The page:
Two years ago, myself and two Marianist seminarians decided to partake in the practice.  After going to mass at our parish, we began walking through our neighborhood, visiting several churches, stopping to say a few prayers at each one.  While the walking and the praying were good, what I remember most is just the fellowship we shared.  As we made our way from church to church, we talked, we laughed, and knowing us we probably yelled a little too (venting frustrations and disappointments.)  And I'm pretty sure we ended up going to the Roman equivalent of a dive - where the pizza was greasy (but oh so good) and the beer was cheap (and actually cold.)  But in doing all of this, we just shared life with each other.

And as I sat in the church tonight and recalled that evening two years ago, I realized that maybe this is one of the messages that Jesus tried to leave us at that last supper he shared with his friends.  At the Eucharist, we gather together around the altar, and we hear Jesus say, "This is my body and blood given to you."  It's as if he's saying, "Look, I am giving myself to you, I am sharing myself with you tonight."  In the Eucharist Jesus shares his life with us.  And then he tells us to do the same.  "Do this in memory of me."  It's as if Jesus is telling us, "Share your life with each other, just as I have done for you."  In the Eucharist we are called to share a apart of ourselves with each other.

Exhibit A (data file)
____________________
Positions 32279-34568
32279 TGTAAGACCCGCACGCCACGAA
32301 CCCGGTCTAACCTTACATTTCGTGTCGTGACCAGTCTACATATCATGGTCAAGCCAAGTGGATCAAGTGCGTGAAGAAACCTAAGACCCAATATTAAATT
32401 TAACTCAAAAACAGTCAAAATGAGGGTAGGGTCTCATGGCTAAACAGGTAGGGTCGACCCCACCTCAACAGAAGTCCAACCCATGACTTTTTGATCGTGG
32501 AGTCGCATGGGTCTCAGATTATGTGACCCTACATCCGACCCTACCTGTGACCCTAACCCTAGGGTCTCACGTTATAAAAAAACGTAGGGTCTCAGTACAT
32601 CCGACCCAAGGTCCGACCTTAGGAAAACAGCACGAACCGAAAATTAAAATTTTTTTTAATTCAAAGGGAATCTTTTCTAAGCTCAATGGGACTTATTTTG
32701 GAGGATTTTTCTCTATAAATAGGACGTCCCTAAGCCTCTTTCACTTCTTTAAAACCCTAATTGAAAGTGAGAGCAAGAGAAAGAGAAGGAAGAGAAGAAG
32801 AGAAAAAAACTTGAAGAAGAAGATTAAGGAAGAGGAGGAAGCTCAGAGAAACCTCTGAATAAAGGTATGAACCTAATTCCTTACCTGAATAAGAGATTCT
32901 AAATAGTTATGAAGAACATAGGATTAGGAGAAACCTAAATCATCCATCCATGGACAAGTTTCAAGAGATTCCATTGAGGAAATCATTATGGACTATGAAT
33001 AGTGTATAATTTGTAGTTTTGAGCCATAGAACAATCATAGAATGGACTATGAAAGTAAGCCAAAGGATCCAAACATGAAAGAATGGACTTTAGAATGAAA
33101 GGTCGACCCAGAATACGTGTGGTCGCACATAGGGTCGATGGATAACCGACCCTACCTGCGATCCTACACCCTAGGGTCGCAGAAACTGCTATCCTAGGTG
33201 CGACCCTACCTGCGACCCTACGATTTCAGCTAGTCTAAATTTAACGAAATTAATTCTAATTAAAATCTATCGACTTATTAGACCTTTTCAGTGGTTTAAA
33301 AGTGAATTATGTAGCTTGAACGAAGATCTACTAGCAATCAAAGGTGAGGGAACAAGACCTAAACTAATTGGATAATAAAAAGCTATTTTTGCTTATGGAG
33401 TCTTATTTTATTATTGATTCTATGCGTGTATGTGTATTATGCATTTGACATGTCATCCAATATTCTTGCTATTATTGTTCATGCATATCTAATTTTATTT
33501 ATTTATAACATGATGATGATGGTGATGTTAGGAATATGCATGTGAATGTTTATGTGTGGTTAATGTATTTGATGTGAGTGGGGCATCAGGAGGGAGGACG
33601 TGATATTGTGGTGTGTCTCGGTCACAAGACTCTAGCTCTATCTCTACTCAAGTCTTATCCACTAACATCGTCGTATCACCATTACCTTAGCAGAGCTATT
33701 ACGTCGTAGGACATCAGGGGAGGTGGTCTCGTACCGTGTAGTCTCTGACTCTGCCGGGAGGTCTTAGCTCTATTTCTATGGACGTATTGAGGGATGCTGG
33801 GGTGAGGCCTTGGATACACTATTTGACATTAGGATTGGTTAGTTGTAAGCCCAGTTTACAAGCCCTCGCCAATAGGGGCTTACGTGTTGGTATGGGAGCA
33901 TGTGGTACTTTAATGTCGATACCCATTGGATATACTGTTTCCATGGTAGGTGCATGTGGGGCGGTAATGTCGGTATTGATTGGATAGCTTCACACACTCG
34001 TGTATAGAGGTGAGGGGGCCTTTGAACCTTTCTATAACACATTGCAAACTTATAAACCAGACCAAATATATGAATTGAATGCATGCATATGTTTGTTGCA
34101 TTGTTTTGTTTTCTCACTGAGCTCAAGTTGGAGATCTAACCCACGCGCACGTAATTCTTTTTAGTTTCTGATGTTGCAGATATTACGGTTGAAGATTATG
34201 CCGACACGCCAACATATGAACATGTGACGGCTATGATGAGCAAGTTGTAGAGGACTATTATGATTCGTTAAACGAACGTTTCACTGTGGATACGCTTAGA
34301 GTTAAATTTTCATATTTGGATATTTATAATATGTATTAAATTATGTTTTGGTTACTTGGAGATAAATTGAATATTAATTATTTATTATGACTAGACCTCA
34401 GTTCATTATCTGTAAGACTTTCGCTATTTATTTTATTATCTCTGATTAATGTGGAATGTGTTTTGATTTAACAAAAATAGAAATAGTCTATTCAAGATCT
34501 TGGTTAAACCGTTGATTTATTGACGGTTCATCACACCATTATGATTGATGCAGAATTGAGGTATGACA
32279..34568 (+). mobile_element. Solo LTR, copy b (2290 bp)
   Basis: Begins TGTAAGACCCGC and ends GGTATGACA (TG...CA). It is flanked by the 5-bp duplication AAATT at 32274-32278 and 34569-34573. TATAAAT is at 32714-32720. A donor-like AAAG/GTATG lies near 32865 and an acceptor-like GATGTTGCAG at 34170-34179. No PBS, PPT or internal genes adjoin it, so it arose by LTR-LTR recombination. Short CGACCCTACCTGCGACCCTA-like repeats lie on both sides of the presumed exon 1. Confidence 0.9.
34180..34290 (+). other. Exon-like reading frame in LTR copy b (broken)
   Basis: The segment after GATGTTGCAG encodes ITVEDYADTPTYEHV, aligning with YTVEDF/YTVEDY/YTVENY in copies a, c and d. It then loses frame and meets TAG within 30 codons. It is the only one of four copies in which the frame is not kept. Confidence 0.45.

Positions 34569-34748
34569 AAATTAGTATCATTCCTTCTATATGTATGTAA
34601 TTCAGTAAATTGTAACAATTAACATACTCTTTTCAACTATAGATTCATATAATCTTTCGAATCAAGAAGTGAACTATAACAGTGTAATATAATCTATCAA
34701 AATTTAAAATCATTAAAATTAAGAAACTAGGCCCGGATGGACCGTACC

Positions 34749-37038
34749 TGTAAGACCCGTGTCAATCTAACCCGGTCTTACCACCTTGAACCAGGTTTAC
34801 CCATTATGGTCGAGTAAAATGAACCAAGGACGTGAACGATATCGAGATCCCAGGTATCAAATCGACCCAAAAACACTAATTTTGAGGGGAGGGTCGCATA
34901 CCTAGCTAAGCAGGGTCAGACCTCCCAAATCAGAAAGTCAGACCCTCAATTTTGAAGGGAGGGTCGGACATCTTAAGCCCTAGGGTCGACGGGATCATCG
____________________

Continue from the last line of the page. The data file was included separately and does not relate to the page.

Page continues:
What I experienced two years ago with friends as we traveled on a Holy Thursday night, helped me glimpse what Eucharist is about.  Just as Jesus shares his life with us, we are called to share our lives with others.  We are called to walk with each other and just share life - maybe it involves laughing and talking, maybe even pizza and beer.  Maybe it just means that we understand that we are brothers and sisters, and we treat each other that way, or that we stoop and wash another's foot.  (As we look around the world today, it seems that we could use a little bit more of this, right?)  However we do it, though, we are invited to the table of life, and then we are invited to share this life, our life, with each other.  This is what it means to be Eucharist.